[Interest] Guide me through the Qt offerings for GUIs

Roland Hughes roland at logikalsolutions.com
Fri Apr 23 02:02:54 CEST 2021

On 4/22/2021 2:06 PM, Rui Oliveira wrote:
> In my particular case (and it's not unique to me at all), I have a
> series of devices that I'd like to support, which have completely
> different and unrelated controls. This might be my "stuck mindset"
> talking, but I've seen this problem solved as I explained: "bring your
> own controller", and yes, a widgets object and a "logic" object with
> pointers to each other.

It's not a stuck mindset it's an x86 mindset.

"Everything needs to be linked into one program."


Everybody should have to take COBOL and CICS when getting there 
programming degree. Much like the Kevin Bacon game, everything in IT 
eventually boils down to a CICS transaction.

User launches CICS application. CICS engine throws screen up on terminal 
while actual application runs in a batch queue. User tippy-tap-types 
away at terminal. Eventually they hit one of the limited function keys 
like <ALT><PA1> or they hit the funky little enter key. Either a partial 
or full screen of data gets sent as a message on the CICS message queue 
for the batch job. Eventually batch job wakes up, reads message, does 
something with it. Maybe that something sends a different screen or 
additional data back to the terminal, maybe not.

The first thing you need to do is decide what type of message you are 
going to use?

1) Serialized CoA (Common Object Array) most common in embedded world.


3) XML

4) Roll Your Own

After that you need to write yourself, buy, or find a publish subscribe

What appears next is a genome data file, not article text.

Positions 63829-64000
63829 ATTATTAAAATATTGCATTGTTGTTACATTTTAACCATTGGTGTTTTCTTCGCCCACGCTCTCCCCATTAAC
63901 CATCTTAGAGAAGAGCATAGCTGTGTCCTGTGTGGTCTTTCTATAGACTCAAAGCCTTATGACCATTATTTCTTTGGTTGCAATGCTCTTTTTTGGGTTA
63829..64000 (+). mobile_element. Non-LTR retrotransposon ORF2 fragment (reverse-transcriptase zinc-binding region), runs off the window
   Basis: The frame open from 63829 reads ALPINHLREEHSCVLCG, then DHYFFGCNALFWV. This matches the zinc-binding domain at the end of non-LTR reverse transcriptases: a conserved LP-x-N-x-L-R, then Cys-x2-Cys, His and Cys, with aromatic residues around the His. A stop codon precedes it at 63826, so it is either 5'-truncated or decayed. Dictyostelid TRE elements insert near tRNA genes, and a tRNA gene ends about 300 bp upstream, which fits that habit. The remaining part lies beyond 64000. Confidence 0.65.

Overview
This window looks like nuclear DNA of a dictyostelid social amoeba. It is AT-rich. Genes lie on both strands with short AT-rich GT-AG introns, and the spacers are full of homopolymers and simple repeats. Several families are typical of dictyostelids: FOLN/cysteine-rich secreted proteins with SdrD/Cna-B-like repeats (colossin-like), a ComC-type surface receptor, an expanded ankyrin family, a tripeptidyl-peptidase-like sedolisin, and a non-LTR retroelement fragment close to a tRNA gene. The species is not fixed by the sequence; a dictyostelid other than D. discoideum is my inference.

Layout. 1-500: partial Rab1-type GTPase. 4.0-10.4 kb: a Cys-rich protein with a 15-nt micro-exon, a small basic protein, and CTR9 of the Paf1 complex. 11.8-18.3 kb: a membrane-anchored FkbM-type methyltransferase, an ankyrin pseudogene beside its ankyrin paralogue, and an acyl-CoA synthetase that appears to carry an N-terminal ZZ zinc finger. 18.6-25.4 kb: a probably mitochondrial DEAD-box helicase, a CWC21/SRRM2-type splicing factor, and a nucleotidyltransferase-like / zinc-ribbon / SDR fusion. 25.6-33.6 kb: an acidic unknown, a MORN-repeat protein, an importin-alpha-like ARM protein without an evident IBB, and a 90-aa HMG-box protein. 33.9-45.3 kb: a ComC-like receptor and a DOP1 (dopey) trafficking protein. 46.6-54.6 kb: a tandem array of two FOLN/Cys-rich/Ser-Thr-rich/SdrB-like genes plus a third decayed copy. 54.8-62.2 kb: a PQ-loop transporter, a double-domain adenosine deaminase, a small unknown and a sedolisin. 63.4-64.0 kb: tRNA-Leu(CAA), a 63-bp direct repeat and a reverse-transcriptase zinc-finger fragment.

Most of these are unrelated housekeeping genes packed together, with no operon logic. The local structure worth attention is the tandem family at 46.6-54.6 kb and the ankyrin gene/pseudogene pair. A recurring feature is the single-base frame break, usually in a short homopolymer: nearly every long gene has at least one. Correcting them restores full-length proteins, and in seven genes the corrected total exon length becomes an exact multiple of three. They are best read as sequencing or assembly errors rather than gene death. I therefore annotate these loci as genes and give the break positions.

message queue. You also need to decide if the queue depth for each 
message type will be one or N. It may sound horrible, but a depth of one 
is very common.

This message queue runs as its own little daemon/process on the system.

As each piece of your application comes up it looks for this message 
queue via some known name or other method. They connect to it and 
subscribe to the messages they want to receive. Most will make you 
announce the messages you intend to broadcast.

Each device runs as its own process/daemon. Your UI runs as its own 
process/daemon. It also connects to the message queue. There is no 
business logic in the UI. There is none of the "glue" layer stuff others 
have been chatting about. If it needs data in certain columns and sorted 
order it sends a CoA message asking a service for it. *If* a service is 
subscribed it will assemble the data as requested and publish a 
different CoA message.

You **always** publish without wait. Absolutely nothing waits for a 
response. Maybe something has already subscribed to your message, maybe 
it hasn't. You issue the request and cease to care at that point. If you 
are working in a SAFETY environment you publish the message and launch a 
timer that will trigger some kind of error log/indicator if a response 
is not marked as received within a certain window. You **never** 
actually wait for the response.

Devices come, devices go. When a device connects it needs to publish 
"Hey I'm Here!" It may connect and publish before the UI is alive. When 
the UI connects the first message it publishes is "Sound Off!" telling 
all of the subscribing devices to say "Hey I'm here!"

Nobody cares if anybody actually listens.

This back of the matchbook architecture works for large scale business 
systems spread across multiple business class operating systems and 
architectures all the way down to tiny medical devices.

No matter how much people hate green screens, we will never get away 
from CICS. When you try to get away from it you create tragedy.

If it helps, think about it this way:

A happy successful robust application has a whole lot of processes that 
simply don't care. Like a musician playing a song in a room all by 
themselves, they don't need an audience. If they have an audience, 
great! If not they are still going to play.

Roland Hughes, President
Logikal Solutions
(630)-205-1593  (cell)

More information about the Interest mailing list